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On His Own

After Domaine de Cabasse, Nicolas Haeni develops his Malmont project
Nicolas Haeni is working hard to improve the vineyard soils at Malmont.
Nicolas Haeni is working hard to improve the vineyard soils at Malmont.

Posted: Jul 28, 2017 9:20am ET

When I last caught up with Nicolas Haeni in 2008, he was making the wines for Domaine de Cabasse, a quality estate producing wines from the hilltop town of Séguret as well as Gigondas. The estate was owned by his father, but when business partners wanted to cash out, the Haeni family sold Cabasse (it's still in operation today, along with a hotel).

At the time, Haeni was developing some new vineyards, a small 10-acre hillside parcel on blue marl and limestone, not far from the vines of Domaine de Mourchon. He managed to keep that parcel for himself, dubbing it Malmont (bad mountain). 2013 was Haeni's first vintage there; he only made about 500 cases. By the 2015 vintage he was up to 1,200 cases, and as the vineyard comes into full production, the target is about 2,000 cases annually.

"My dream is to have a small estate, and really focus on everything personally," says Haeni, now 43. As we drive up the winding backroads behind Séguret to the vineyard and arrive at the now fully developed site, it's clearly a tricky site to manage. It ranges in elevation from 1,000 to 1,200 feet, and while the overall exposition is west, the hillside runs like a ribbon, resulting in varying exposures. There's a steady breeze too.

"I liked the site because there is basically no disease pressure here," says Haeni. "But with that comes other issues. With the altitude, we need to put the Grenache on the upper terraces to maximize ripening ability, while using a trellis that leaves the fruit exposed to more sun through the end of the season, because of the later ripening."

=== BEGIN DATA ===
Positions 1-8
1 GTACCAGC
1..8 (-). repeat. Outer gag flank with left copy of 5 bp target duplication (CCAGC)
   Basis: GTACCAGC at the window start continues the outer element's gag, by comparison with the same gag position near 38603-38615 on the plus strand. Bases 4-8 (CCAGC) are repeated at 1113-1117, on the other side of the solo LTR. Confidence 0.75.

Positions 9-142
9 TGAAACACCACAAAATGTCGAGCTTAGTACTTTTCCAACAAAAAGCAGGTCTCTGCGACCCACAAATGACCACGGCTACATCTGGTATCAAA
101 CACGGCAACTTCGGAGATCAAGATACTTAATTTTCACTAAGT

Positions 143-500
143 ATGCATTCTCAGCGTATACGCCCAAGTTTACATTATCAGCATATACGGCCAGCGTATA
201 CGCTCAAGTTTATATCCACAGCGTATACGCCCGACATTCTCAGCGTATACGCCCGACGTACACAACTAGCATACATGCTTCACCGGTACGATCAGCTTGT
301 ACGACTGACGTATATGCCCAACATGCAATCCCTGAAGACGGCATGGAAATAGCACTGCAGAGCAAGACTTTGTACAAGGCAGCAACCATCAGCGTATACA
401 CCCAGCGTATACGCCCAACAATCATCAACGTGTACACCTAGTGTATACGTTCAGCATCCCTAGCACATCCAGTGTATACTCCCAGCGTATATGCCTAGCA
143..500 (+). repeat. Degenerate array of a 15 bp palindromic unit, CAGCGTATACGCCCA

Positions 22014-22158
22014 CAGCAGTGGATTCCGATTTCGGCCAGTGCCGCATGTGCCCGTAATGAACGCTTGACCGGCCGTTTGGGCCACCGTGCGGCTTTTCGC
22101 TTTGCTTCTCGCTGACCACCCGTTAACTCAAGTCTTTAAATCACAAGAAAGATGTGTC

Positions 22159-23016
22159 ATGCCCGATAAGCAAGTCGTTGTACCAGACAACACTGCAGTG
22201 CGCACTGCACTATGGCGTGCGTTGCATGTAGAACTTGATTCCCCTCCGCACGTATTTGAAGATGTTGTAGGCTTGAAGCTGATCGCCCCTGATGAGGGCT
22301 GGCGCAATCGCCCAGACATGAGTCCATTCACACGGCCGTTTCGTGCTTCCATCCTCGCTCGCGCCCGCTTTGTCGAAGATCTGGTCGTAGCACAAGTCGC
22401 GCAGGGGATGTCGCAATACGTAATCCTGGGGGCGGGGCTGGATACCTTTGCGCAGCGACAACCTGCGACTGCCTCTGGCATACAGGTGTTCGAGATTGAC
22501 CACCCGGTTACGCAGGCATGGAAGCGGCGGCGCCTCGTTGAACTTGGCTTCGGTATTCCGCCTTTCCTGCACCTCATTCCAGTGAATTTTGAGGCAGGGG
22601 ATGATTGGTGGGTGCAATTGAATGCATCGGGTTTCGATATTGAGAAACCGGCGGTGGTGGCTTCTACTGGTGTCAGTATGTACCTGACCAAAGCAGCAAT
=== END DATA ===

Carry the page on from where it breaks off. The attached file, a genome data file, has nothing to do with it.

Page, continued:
In addition, the organic material in the soil was so low, the vines struggled to establish themselves early on. A composting and nutrient program was started, and now the soil has increased from 1 percent to 3 percent organic materials, with the vines gaining in strength along the way. Haeni hopes to get to 5 percent, and then maintain from there.

"It's not just adding organic materials," he explains. "There has to be a balance, because too much results in too vigorous a vine, with bigger berries. That would increase the botrytis risk, as the skins would be thinner."

The 2016 Côtes du Rhône, made from a 60/40 Syrah and Grenache blend, was bottled in May and will head to the U.S. soon. It's juicy and energetic in feel, with lots of raspberry fruit and a bright, floral-edged finish. Though the fruit is in the Séguret AOC, Haeni declassifies fruit he doesn't feel meets Séguret quality, destemming the grapes vinifying in stainless steel and bottling after six months.

The 2016 Côtes du Rhône-Villages Séguret shifts to a 55/45 Grenache and Syrah blend, relying more on the better Grenache from the top of the vineyard. It's racy and pure, with raspberry, violet and graphite notes backed by a fine chalky minerality drawn from the limestone soil. The wine is vinified two-thirds in oak vat the rest in steel, then blended. Both wines are potentially outstanding, and continue the upward trend line of these wines as they establish themselves.

Kudos to Haeni for striking out on his own. His dream of a small project where he pays attention to every detail is now a reality.

Follow James Molesworth on Twitter, at twitter.com/jmolesworth1, and Instagram, at instagram.com/jmolesworth1.

Vicki Carroll
San Luis Obispo, CA, USA —  August 2, 2017 12:11pm ET
Great to hear what's happening with Nicolas and Malmont!

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